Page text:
8 min read

With a friend, we recently started a project of building a project of low cost telepresence robot (sorry, link in French only) at our local hackerspace.

The goal is to build a robot that could be used to move around a room remotely, and stream audio and video in both directions. Our target budget is $200. We got a first working version (although it does not yet stream audio), and it is time for some explanations on the setup and how to build your own =) All the instructions, code and necessary stuff can be found at our git repo.

Screen capture


3D model

Basic idea

When taking part in a group meeting remotely, using some videoconference solution, it is often frustrating not being able to move around the room on the other side. This prevents us from having parallel discussions, and if the remote microphone is poor quality, we often do not hear clearly everybody speaking. Plus, someone speaking may be hidden by another speaker and many other such problems happen.

The goal was then to find a solution to do videoconferences (streaming both audio and video in both directions) and be able to move on the other side, to be able to see everyone and to come closer to the current speaker. Commercial solutions exist but they are really expensive (a few thousands dollars). We wanted to have the same basic features for $200, and it seems we almost achieved it!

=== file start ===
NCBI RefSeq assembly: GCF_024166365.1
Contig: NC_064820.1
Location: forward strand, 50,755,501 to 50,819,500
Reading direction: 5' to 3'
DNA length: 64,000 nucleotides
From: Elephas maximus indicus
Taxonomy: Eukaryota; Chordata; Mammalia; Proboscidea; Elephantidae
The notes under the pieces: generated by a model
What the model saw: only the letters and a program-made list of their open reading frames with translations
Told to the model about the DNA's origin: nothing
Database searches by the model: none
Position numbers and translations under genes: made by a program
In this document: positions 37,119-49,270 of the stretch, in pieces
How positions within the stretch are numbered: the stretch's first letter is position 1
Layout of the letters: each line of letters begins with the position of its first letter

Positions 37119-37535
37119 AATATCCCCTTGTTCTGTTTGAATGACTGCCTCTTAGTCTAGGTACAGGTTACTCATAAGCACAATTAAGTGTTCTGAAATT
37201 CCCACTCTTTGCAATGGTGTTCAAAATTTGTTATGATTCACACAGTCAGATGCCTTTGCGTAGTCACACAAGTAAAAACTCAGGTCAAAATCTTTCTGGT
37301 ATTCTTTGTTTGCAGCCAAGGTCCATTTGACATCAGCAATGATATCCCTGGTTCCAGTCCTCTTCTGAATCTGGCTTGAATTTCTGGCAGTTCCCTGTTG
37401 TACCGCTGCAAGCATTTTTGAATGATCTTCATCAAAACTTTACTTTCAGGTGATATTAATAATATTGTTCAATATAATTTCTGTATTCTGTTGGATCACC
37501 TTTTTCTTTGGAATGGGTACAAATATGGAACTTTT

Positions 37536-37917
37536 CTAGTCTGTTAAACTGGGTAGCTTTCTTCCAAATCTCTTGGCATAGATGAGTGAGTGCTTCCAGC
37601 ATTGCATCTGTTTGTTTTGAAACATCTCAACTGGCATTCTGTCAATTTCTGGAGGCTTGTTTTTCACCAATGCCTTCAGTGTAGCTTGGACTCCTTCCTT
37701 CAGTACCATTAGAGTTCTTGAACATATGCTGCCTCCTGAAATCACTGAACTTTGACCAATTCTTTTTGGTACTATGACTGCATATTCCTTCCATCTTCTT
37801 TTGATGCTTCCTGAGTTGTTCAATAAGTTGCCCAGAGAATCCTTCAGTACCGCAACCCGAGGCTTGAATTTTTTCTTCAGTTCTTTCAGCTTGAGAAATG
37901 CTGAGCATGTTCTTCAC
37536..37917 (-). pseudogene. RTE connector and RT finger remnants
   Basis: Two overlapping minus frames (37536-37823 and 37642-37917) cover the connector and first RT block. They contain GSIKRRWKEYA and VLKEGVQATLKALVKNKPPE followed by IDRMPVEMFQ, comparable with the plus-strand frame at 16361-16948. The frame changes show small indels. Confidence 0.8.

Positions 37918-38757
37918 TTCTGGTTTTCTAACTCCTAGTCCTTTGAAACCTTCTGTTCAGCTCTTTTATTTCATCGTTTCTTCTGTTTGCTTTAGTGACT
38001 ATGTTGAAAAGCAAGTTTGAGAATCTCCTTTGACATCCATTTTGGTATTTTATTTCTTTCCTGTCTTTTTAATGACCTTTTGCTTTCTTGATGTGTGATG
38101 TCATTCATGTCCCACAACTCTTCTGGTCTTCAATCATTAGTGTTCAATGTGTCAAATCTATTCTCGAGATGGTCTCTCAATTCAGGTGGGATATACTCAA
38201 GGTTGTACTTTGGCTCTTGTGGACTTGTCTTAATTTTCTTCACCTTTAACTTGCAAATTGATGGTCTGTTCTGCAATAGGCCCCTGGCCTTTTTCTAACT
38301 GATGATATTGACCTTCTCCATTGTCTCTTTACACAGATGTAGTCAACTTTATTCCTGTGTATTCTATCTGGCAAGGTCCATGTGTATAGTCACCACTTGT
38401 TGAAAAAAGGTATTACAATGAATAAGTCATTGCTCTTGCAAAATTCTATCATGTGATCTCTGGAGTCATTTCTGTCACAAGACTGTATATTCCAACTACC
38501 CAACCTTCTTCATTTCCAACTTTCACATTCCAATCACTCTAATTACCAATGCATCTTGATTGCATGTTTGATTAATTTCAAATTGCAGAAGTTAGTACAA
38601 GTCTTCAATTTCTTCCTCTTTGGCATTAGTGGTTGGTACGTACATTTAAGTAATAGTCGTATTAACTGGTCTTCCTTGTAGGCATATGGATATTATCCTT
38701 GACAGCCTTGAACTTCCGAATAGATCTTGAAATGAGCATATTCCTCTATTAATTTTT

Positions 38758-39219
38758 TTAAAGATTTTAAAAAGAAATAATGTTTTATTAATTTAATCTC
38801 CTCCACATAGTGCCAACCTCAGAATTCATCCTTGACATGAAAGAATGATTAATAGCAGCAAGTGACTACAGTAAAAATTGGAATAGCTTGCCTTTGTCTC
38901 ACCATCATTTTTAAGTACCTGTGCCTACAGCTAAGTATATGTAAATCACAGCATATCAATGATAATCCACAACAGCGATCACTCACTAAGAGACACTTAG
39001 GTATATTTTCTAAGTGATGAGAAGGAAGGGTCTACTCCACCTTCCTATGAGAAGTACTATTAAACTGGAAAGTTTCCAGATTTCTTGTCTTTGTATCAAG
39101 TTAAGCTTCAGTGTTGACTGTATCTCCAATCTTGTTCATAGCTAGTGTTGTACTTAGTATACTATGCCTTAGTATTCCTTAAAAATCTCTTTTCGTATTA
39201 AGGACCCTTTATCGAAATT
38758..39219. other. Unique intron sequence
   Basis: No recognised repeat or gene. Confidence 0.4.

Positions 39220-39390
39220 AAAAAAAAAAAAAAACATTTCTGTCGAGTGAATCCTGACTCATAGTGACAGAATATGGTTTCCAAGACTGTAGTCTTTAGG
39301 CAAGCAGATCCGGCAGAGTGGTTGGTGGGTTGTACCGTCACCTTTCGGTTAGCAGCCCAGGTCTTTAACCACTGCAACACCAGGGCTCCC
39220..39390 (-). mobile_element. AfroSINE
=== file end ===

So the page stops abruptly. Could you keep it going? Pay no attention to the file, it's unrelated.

Bill of Materials

The whole system is built around a Raspberry Pi and a PiCamera, which offer decent performances at a very fair price. The rest is really basic DIY stuff.

Here is the complete bill of materials:

Total: $140

Notes:

  • We had to use a Raspberry Pi model 2 for the nice performance boost on this model. Even more important is the increased number of GPIOs on this model, with 2 usable hardware PWMs (provided that you don't use the integrated sound card output). This is useful to control the two wheels with hardware PWM and have a precise control of the move. The camera holder can be safely controlled with a software PWM and we did not experience any troubles doing so.
  • You can easily replace those parts by equivalent ones as long as you keep in mind that the battery pack should be able to provide enough current for the raspberry pi and the servos. We used standard USB battery packs for simplicity and user friendliness. However, they are more expensive than standard modelling lithium batteries and provide less current in general.
  • We had to use two battery packs. Indeed, the peak current due to the servos starting was too excessive for the battery pack and it was crashing the raspberry pi. Using two separate alimentation lines for the raspberry pi and the servos, we no longer have this problem and this solution is easier than tweaking the alimentation line until the raspberry pi stops freezing (which it may never do).

For the next version, we plan to add:

Total with these parts: $228

Notes: